Faculty Research Profiles

NADIM N. ROUHANA – PROFESSOR OF INTERNATIONAL NEGOTIATION AND CONFLICT STUDIES

From his experience growing up as a Palestinian in Israel to his extensive research and practice in the field, Nadim Rouhana has examined protracted social conflict from various angles. Rouhana’s research highlights the centrality of identity, history, and justice in such conflicts and underscores the need to develop theory to understand these conflicts and tools with which to approach them.

As founding director of Haifa’s Mada al-Carmel—Arab Center for Applied Social Research, which examines conflict in multi-ethnic states, former director of Point of View, an international research and retreat center at George Mason University’s Institute for Conflict Analysis and Resolution, and author of myriad publications, Professor Rouhana comes to The Fletcher School with an illustrious career under his belt. He sees his installation at Fletcher as an opportunity to critically examine conflict studies and develop a new paradigm of conflict resolution that will be inclusive of perspectives beyond those developed in the West.

Rouhana identifies a number of omissions and assumptions in the existing paradigm, including a strong tendency to symmetricize conflicting parties. This is a mistake, Rouhana argues. Power asymmetry should be a fundamental consideration in conflict analysis as it results in differing views on the agenda, relative importance of the status quo, and visions of change and an optimal future.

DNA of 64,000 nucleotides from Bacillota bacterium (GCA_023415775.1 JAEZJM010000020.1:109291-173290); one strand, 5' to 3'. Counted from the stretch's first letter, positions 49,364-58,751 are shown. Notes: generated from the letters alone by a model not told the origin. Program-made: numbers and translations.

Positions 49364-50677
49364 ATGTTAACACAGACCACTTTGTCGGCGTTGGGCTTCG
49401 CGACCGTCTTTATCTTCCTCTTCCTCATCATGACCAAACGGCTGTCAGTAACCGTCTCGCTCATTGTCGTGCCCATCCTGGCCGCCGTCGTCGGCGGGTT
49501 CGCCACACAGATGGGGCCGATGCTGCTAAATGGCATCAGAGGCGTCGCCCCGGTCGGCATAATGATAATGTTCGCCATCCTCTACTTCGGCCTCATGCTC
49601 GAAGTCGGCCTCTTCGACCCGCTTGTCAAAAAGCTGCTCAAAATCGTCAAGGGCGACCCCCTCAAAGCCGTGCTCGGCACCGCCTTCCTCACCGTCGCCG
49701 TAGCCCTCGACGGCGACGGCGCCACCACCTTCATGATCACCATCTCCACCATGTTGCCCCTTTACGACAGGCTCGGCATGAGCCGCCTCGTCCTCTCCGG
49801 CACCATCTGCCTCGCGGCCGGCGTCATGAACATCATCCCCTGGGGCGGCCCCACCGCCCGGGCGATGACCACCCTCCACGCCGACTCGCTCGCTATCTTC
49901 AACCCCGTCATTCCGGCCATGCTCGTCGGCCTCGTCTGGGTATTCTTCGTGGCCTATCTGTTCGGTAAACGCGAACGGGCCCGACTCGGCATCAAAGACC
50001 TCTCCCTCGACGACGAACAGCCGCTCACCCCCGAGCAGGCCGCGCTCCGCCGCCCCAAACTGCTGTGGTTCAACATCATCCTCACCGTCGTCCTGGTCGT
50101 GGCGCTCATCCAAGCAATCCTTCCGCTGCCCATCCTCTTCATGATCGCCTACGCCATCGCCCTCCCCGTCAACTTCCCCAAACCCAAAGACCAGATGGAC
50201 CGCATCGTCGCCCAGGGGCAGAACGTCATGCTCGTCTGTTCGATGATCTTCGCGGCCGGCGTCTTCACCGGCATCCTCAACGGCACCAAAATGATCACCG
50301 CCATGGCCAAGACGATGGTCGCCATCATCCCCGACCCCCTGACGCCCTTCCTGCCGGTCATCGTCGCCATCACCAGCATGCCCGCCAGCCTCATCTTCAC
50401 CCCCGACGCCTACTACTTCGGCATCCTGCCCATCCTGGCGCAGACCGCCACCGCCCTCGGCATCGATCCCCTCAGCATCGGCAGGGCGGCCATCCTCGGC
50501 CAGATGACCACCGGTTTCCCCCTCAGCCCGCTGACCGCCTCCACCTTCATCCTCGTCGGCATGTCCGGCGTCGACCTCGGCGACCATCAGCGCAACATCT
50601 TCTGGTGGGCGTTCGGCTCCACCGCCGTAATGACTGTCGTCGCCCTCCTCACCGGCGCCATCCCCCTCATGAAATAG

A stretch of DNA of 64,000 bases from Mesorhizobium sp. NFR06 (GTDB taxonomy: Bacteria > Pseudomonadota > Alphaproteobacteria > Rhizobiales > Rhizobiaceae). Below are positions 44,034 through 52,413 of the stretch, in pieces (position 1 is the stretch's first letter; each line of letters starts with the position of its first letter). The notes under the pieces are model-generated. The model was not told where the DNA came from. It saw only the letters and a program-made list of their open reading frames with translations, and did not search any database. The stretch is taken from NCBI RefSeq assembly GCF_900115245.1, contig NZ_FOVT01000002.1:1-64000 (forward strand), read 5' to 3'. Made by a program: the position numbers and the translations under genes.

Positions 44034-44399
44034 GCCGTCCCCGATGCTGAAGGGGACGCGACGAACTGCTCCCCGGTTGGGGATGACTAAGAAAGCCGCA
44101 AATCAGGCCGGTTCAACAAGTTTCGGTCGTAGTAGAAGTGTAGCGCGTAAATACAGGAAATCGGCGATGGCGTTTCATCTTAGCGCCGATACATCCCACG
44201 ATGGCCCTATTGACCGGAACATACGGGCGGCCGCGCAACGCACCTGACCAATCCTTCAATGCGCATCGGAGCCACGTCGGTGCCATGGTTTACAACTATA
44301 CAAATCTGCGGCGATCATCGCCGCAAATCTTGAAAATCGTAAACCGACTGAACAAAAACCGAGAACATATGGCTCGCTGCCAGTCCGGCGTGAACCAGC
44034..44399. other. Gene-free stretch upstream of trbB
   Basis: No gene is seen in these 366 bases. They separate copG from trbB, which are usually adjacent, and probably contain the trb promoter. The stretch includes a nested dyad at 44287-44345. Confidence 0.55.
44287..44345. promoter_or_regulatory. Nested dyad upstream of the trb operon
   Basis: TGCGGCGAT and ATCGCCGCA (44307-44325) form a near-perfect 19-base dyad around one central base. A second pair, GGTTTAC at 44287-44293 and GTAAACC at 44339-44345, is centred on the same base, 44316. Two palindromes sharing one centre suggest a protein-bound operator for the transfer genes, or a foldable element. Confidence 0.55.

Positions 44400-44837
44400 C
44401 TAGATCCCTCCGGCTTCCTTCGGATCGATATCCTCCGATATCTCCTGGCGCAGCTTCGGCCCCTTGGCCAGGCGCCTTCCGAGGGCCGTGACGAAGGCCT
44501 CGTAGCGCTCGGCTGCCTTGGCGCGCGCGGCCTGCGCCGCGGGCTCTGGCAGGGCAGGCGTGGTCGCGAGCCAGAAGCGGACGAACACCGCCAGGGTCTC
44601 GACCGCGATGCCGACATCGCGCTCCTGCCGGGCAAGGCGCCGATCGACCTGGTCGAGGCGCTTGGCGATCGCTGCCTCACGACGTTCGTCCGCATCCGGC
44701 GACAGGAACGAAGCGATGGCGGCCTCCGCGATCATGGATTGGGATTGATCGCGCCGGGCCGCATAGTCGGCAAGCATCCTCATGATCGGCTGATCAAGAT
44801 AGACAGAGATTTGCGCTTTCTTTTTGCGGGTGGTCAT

“As researchers, conflict analysts, and third parties,” Rouhana says, “we have to be very careful about symmetricizing conflicts. We also have to allow the parties themselves, including the low-power party, to define what issues concern them most.” He speculates that when the focus shifts from conflict analysis to conflict resolution, high-power parties’ concerns tend to dominate the agenda.

Rouhana’s new paradigm challenges existing assumptions and emphasizes, in addition to the question of power asymmetry, issues of history, historical responsibility, and social justice, each of which is largely absent in applied conflict resolution. Rouhana stresses the imperative of addressing social justice when restructuring opposing parties’ political relations to respond to universal values of equality and social justice. By placing greater emphasis on comprehensive conflict analysis, and by giving history and justice their due place, Rouhana seeks to make conflict resolution more relevant to what has been called ”the third world.” “It is hard for many political cultures to talk about conflict resolution,” he argues, “particularly people in the third world who are involved in these conflicts, without bringing history and justice to the table.”